ATLANTA — Much has been made of the energy brought by younger voters, almost as much as the wide brush painting them all supporting liberal social issues. While those issues are definitely on their radar, college students attending the Franklin Graham Decision America gathering in Atlanta Feb. 10 see them through a different lense than many of their peers.
“Attending Decision America helped me to recognize my political role as a Christian,” said Meagan Sibley, a member of the BCM at Georgia State University. “The message helped me to realize I am not called to be passive about the state of my country, but rather to be in constant prayer and an active participant in politics.”
“It was touching to see so many people gathered together from a variety of churches, areas of the city, all ages, for one purpose – to pray for our country,” reflected campus minister Teresa Royall. “Rev. Graham called us out to be responsible citizens and vote, make sure we’re aware of what each candidate stands for, and as best as possible vote for the candidates that stand for biblical values.”
Graham’s Decision America Tour will go through all 50 states holding prayer rallies and preaching the Gospel in addition to challenging Christians to be involved in the political process while living out their witness day-to-day.
Although politics was the subject of the meeting, Jessica Ingall felt it was just part of a much larger scope.
“There is power in the body of Christ gathering together to lift up His name in our city,” she said. “I thought of 2 Chronicles 7:14, ‘If my people who are called by My name humble themselves and pray and seek My face and turn from their wicked ways, then I will hear from heaven, will forgive their sin, and heal their land.’
“My heart was encouraged as I stood with thousands who came with the prayerful desire for God to be the leader of our nation. … I will remember today as a day of hope.”
Royall doesn’t consider herself a “political person,” but “I try to keep up with the candidates, what they stand for, and where they are on the issues. I want to vote for someone who is in line with my values.”
Freshman Anna Chin wasn’t sure what to expect, but was pleasantly surprised. “My favorite part was when everyone was praying for our country. You could just feel the spirit of God in that place and the power of our prayers spreading across the nation. It was an amazing experience.”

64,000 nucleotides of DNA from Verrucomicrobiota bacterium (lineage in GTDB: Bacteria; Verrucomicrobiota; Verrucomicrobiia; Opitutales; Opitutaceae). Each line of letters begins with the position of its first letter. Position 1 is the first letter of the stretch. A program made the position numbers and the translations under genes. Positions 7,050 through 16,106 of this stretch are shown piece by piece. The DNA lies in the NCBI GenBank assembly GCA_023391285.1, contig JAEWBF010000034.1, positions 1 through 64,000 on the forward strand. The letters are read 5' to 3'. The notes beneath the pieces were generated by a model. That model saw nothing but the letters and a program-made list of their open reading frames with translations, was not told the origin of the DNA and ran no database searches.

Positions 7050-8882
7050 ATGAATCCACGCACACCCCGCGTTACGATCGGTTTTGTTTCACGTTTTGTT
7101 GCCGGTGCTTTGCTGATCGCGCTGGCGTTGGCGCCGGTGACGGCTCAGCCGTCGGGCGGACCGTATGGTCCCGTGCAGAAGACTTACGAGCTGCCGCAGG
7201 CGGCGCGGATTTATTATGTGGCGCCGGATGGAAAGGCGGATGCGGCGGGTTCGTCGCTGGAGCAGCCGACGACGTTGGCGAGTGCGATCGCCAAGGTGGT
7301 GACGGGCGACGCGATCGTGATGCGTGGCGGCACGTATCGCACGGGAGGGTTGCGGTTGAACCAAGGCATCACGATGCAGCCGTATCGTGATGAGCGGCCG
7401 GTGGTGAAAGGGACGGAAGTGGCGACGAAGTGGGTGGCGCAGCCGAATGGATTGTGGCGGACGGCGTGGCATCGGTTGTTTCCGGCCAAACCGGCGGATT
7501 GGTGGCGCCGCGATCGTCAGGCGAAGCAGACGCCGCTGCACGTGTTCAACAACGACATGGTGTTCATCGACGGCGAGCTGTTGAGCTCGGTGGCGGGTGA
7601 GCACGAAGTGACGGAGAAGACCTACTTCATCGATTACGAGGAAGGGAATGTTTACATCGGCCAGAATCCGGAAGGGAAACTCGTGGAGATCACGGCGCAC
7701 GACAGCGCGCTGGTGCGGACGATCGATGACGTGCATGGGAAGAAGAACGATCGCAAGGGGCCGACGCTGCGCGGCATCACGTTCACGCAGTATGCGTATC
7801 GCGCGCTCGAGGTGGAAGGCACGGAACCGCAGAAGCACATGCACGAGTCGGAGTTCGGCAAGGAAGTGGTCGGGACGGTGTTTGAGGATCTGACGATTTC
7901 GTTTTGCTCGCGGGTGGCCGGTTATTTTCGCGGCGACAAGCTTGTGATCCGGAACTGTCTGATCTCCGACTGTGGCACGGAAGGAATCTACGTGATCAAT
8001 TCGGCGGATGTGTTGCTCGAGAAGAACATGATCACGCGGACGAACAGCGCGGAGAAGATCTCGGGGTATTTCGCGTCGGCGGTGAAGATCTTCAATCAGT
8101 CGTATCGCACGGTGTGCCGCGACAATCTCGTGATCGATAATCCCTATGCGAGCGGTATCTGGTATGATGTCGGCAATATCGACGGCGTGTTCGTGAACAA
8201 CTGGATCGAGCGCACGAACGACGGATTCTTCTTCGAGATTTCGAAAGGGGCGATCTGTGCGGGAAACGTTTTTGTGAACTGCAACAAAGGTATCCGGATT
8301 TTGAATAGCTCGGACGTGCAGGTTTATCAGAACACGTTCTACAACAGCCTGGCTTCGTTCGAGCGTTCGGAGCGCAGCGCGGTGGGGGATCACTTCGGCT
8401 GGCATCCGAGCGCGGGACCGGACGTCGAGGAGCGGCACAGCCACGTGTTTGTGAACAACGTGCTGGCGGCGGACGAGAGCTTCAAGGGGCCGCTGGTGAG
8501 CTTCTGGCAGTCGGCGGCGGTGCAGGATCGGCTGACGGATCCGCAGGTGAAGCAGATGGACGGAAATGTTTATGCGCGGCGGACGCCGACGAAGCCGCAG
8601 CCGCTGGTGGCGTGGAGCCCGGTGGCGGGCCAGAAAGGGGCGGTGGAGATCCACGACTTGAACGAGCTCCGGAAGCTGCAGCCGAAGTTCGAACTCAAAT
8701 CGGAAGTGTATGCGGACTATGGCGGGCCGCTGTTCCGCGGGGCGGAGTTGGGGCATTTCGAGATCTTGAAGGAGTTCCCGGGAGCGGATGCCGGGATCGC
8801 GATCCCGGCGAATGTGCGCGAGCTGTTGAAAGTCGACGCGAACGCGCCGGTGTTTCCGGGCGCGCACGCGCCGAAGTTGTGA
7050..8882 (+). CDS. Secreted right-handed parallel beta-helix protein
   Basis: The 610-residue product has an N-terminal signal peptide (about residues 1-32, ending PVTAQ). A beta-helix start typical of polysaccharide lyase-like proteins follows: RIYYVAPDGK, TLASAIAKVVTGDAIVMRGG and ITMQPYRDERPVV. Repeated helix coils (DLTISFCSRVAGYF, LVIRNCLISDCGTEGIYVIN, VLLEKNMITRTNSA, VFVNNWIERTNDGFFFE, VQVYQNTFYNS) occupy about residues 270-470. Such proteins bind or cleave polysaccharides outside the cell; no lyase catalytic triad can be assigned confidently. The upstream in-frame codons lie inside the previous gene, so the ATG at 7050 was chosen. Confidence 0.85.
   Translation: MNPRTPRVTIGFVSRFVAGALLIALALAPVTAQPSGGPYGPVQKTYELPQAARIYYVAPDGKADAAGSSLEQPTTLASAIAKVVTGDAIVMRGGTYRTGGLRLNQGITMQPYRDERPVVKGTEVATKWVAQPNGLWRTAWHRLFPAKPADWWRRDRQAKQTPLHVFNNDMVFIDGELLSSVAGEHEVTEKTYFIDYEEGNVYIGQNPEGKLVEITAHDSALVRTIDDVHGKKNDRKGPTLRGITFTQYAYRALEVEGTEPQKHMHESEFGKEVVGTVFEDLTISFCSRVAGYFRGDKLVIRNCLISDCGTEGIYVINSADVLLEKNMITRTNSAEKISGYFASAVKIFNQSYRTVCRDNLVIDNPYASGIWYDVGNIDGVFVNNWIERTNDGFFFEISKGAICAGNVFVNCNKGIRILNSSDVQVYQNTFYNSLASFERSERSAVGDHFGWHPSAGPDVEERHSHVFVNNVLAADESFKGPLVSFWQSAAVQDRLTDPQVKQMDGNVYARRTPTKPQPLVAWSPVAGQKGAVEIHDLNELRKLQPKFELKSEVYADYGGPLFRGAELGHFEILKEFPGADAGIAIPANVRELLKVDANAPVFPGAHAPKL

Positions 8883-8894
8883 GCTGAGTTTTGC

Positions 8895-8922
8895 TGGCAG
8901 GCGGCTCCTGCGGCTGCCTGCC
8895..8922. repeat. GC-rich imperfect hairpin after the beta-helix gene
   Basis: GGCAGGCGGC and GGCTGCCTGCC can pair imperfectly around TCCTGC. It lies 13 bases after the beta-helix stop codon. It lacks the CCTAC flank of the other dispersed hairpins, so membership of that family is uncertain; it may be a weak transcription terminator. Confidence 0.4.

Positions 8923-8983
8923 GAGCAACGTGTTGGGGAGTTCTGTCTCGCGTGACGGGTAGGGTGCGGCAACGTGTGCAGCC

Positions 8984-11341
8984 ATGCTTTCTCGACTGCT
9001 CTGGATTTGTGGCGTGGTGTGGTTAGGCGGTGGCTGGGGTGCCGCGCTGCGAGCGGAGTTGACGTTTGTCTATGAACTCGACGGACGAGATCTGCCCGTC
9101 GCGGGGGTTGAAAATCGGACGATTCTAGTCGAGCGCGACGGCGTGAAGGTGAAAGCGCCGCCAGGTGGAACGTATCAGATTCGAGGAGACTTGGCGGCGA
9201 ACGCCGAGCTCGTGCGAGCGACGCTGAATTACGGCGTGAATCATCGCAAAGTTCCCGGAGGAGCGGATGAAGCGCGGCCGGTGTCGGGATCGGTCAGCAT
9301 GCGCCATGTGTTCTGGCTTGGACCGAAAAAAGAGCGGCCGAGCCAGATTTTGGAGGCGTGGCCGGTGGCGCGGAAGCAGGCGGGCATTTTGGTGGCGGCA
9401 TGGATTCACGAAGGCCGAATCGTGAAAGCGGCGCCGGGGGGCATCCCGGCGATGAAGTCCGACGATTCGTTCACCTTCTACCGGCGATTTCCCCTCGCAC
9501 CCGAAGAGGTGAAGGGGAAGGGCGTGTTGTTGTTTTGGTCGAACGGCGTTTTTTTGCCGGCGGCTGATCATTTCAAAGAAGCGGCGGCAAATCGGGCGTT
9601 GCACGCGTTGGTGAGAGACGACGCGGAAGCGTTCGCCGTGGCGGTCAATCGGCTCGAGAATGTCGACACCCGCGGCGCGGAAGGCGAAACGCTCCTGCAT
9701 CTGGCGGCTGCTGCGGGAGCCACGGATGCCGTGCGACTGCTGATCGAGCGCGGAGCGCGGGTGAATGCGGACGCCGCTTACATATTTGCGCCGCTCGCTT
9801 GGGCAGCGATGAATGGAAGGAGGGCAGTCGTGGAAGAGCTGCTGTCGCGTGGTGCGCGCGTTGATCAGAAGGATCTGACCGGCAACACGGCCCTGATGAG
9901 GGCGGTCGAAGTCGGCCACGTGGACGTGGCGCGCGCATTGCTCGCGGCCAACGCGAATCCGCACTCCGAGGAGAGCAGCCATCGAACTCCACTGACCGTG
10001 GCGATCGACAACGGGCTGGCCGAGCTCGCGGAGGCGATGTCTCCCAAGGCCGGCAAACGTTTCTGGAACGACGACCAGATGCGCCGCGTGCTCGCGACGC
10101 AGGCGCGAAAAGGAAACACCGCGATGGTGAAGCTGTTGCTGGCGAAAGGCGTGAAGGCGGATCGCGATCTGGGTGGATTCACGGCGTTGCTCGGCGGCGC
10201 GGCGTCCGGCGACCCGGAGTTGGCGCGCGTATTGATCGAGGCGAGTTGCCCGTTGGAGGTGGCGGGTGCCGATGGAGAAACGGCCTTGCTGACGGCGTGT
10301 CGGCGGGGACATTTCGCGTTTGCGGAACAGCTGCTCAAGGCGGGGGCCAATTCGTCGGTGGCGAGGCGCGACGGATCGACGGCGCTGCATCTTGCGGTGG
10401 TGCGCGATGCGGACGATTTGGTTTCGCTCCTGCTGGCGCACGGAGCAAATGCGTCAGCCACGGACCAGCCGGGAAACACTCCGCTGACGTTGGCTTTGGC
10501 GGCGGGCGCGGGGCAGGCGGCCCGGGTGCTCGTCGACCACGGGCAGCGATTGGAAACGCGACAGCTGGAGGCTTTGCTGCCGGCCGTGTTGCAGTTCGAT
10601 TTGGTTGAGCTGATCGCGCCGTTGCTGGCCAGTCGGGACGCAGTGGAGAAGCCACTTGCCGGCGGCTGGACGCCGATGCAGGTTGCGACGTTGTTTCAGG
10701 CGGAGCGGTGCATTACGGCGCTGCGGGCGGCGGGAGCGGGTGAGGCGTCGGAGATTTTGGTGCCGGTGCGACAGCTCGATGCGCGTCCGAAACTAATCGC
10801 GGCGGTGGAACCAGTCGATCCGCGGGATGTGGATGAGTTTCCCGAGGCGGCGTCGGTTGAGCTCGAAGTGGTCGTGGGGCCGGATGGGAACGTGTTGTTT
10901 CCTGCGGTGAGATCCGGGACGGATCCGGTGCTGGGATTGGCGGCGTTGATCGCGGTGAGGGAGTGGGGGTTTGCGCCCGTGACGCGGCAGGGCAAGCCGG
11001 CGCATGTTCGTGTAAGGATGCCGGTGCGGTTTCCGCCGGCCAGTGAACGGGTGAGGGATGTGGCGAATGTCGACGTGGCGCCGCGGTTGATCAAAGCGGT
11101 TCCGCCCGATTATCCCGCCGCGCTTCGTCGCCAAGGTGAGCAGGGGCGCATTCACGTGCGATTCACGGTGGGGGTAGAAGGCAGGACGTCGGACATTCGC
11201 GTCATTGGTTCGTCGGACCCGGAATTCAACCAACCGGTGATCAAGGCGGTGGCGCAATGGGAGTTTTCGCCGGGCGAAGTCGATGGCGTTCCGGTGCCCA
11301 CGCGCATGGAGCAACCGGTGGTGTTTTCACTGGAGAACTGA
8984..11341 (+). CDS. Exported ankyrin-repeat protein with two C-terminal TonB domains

“The students were listening to every word,” Royall pointed out. “You could tell they were really absorbing [Graham’s] message. Some said they recognized they needed to be involved in political life. One told me it made her want to run for Congress one day.
“Whether God is calling students to run for office or not, we need Christians to be serving in political positions.”
At the GSU BCM center students welcomed groups from First Baptist Church in Lilburn and Horizon Baptist, Suwanee – where Royall attends – to give participants a cross-generational experience. They also prayed together before walking the three blocks to Liberty Plaza. Other schools represented included Brewton-Parker College and Mercer University-Atlanta, where Ingall, a member of First Baptist Woodstock, is a member.
That generational connection goes further for Ingall, whose grandfather became a Christian under the father of the man preaching the same Gospel Wednesday.
“God has the power and will to work in and through a people surrendered to Him,” she professed. “The changes I dream of seeing will not happen overnight, but I can begin to prayerfully ask God what He would have me to do in my own life and circles of influence to support leaders who believe and walk out biblical truths.”